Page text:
Over the Labor Day weekend, Seth Aaron Ator shot and killed seven people. He wounded more than 20 others in his senseless rampage. Police killed him during his attack. Ator was a man marked with mental illness. As they searched his home, police noted that this man was on a downward spiral, which apparently culminated when he was fired from his job the day he committed his heinous crime. As the anti-gun Left mobilized again, many questions remained.
How did Ator get a rifle? He failed a previous background check via mental health adjudication. Well, it seems Ator obtained his firearms from someone who might have been illegally manufacturing and selling guns without a license. Firearms reporter Stephen Gutowski of the Washington Free Beacon had a good thread about this development, notably that it’s legal for a law-abiding citizen to build his own firearms for personal use/protection, but not with the intention of selling it to others. He went into some of the ATF statutes concerning what “in the business” means to the government concerning firearms sales, but added that regardless of the gray area—what this individual did as reported by the Journal concerning his transfer to Ator was “blatantly illegal”:
The U.S. Bureau of Alcohol, Tobacco, Firearms and Explosives has been trying to piece together how Seth Aaron Ator was able to purchase the AR-15-style rifle he used to kill seven people and wound 22 before police shot and killed him.
Ator, 36 years old, was prohibited under federal law from owning a firearm because a court had previously found him mentally unfit, law-enforcement officials previously said. He had tried to buy a gun in January 2014 but failed because a nationwide criminal-background-check system flagged the mental-health determination by a local court and prevented the purchase, according to the officials.
Authorities suspect the Lubbock man sold Ator the gun through a private sale. Such a sale allowed Ator to purchase a gun without going through a criminal-background check. Gun-control proponents have frequently complained that private sales are a hole in the background-check system that should be addressed.
It is unclear whether the man knew Ator was a prohibited person when selling him the rifle. If the gun dealer did in fact know that Ator was barred from buying guns, he could be charged with a federal crime. But authorities are also looking into whether the man was illegally selling guns.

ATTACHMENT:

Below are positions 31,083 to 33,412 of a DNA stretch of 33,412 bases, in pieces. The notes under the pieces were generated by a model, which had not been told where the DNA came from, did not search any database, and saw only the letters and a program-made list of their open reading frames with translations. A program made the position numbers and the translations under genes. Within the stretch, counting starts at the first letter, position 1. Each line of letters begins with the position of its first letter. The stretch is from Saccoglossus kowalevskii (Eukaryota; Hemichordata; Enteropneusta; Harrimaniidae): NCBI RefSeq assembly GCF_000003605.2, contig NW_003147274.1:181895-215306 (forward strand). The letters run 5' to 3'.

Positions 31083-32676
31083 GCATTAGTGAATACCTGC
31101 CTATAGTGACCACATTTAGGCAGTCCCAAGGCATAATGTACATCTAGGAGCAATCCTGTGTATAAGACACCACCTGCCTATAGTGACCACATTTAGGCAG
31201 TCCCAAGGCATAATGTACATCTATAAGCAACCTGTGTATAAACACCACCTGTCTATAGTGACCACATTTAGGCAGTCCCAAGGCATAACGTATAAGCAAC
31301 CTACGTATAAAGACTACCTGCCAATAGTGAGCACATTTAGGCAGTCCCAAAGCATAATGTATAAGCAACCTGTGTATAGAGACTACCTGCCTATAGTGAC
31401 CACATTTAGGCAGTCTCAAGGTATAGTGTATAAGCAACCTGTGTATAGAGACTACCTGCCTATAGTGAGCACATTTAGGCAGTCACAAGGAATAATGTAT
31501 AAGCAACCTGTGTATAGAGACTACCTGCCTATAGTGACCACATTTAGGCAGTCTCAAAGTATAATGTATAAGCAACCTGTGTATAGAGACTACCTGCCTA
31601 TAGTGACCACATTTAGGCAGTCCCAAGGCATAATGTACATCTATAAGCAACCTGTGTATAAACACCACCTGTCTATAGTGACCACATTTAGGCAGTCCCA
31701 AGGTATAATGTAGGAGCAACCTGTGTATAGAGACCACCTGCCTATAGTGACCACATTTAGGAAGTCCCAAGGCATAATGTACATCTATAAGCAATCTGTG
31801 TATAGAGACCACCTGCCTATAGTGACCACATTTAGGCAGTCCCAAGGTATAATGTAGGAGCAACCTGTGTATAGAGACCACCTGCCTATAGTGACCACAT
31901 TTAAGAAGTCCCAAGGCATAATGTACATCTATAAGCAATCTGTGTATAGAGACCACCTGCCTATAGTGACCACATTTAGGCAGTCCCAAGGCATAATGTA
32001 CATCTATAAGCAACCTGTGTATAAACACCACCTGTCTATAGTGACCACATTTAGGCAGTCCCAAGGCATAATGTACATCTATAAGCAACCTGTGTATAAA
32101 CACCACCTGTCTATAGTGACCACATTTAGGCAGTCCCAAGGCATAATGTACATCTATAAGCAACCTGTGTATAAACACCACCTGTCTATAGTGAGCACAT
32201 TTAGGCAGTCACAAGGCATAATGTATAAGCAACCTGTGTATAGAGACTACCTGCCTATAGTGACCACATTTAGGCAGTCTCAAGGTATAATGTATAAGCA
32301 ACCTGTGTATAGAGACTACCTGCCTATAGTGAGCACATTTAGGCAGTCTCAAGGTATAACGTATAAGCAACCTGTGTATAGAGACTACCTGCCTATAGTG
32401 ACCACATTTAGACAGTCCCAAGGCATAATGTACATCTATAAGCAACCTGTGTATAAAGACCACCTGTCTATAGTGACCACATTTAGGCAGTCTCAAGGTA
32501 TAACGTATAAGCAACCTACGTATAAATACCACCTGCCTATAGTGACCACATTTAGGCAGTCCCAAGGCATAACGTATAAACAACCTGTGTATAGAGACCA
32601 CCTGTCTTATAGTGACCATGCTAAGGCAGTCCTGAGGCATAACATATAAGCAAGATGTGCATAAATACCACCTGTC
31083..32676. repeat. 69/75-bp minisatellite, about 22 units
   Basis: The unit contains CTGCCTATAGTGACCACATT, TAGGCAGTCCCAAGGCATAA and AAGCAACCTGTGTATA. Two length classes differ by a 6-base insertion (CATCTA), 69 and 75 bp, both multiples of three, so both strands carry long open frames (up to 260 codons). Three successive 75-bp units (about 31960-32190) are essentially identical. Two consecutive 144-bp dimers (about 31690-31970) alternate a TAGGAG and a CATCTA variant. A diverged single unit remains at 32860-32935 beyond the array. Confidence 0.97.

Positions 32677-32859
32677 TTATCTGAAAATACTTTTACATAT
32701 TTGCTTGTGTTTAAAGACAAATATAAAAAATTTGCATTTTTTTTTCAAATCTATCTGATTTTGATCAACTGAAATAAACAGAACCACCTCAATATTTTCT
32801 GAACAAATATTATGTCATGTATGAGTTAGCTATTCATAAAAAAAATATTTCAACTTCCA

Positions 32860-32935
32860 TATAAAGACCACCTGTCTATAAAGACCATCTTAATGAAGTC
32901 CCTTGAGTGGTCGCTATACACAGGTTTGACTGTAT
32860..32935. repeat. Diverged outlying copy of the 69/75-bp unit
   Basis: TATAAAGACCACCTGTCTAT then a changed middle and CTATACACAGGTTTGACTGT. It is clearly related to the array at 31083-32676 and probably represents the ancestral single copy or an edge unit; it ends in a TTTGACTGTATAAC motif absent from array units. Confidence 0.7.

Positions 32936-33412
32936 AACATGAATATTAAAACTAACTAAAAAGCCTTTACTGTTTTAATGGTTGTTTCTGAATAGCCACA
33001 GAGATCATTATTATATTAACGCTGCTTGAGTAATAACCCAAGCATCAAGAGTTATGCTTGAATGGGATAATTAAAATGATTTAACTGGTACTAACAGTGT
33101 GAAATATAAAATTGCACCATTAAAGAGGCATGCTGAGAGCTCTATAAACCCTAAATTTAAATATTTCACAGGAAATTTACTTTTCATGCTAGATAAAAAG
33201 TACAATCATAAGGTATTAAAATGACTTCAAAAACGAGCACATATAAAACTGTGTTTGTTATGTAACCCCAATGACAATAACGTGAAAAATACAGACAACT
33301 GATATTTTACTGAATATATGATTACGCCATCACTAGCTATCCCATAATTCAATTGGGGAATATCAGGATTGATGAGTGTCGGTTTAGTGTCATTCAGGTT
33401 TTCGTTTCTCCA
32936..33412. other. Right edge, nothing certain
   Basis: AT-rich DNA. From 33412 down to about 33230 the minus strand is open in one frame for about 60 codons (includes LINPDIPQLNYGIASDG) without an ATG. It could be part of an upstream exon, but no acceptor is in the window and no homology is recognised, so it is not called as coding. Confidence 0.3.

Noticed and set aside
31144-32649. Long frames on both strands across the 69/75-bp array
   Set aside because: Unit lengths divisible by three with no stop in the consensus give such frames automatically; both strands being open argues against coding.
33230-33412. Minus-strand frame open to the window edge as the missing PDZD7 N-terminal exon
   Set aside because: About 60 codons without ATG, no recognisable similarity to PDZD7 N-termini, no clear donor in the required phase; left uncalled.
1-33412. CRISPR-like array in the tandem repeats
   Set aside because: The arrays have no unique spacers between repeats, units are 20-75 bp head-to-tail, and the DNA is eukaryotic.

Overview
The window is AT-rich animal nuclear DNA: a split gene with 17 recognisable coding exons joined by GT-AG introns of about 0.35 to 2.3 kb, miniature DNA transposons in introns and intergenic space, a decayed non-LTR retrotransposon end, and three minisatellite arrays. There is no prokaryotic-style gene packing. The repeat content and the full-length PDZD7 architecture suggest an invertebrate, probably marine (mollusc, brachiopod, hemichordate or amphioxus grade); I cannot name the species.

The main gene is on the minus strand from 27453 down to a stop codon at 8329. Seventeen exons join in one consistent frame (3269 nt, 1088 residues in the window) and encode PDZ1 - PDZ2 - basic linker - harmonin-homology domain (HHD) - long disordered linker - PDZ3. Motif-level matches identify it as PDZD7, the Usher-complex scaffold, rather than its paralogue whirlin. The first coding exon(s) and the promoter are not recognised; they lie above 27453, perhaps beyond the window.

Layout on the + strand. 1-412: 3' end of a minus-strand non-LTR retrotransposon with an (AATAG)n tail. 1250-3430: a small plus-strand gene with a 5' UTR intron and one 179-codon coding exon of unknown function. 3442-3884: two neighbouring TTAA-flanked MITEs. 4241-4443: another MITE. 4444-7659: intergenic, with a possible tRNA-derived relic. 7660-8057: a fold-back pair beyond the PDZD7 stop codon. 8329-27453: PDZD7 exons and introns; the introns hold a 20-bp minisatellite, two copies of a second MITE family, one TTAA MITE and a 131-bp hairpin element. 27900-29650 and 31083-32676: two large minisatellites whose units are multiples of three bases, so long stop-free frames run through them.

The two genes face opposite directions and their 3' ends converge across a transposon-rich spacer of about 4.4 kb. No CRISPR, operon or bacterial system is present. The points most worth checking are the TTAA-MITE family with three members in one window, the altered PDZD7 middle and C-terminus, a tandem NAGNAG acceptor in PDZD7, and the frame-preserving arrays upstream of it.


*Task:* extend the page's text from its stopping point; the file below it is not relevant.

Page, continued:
While private gun sales are legal under federal law, it is a crime to be in the business of manufacturing or selling guns without a license. Law-enforcement officials suspect the man was buying various gun parts to build his own guns and then reselling them.
The WSJ is now reporting the Odessa shooter got his gun from somebody who was illegally manufacturing and selling them without a license. If true, that would make the idea that universal background checks could have prevented the sale less likely https://t.co/1Dk3iAd9dd— Stephen Gutowski (@StephenGutowski) September 5, 2019
It is illegal to manufacture firearms with the intention of selling them to others without a license. Even if you're buying already serialized lowers and then assembling them with other parts, it would be illegal to do so if your intention is to sell the guns to others.— Stephen Gutowski (@StephenGutowski) September 5, 2019
That sounds like the exact situation the Wall Street Journal is describing here. pic.twitter.com/amuymIjtSU— Stephen Gutowski (@StephenGutowski) September 5, 2019
If you are not a prohibited person (like a felon or domestic abuser), you can legally manufacture your own firearms for personal use. You can't do it with the intention of selling the gun to others, though. Here's more from the ATF: https://t.co/DE1X77jYms— Stephen Gutowski (@StephenGutowski) September 5, 2019
There is some gray area in this section of the law. Only those "in the business" of manufacturing or selling guns need to obtain licenses. That's why gun sales by average people on the used market aren't subject to licensing requirements.— Stephen Gutowski (@StephenGutowski) September 5, 2019
So, it may be legal to assemble a gun from serialized parts and then later sell them at a loss. Clearly, though, it's illegal to manufacture guns with the intention of selling them to others for a profit. That seems to be what WSJ describes the seller in question as doing.— Stephen Gutowski (@StephenGutowski) September 5, 2019
Even with that potential gray area, what the guy in the WSJ story is accused of doing is blatantly illegal. I've reached out to the ATF for more details on what's going on with him. I'll let you know when I hear back.— Stephen Gutowski (@StephenGutowski) September 5, 2019
As of now, federal law enforcement officials are searching the home of the man in question, but the fact remains that background checks worked. Ator was denied. He appears to have gone outside the law to obtain a gun. There’s nothing expanded background checks can do about that or any talking point that’s peddled by Democrats after these tragedies. There was no loophole and private sales aren’t the reason why we have mass shootings. The laws on the books prevented Ator, a prohibited person, from buying a gun. It looks like he, along with his alleged illegal gun maker, had to break the law in order from him to obtain a weapon.
Illegal private sale — criminal act NOT loophole! https://t.co/DwEtNpnPAE— Dana Loesch (@DLoesch) September 5, 2019
So the murderer failed a background check because he was already adjudicated mentally unfit and went to the black market. The background check system WORKED. Universal Background Checks would have had zero affect. CRIMINAL ACTS are NOT loopholes. https://t.co/iky8ZKFI08— Dana Loesch (@DLoesch) September 5, 2019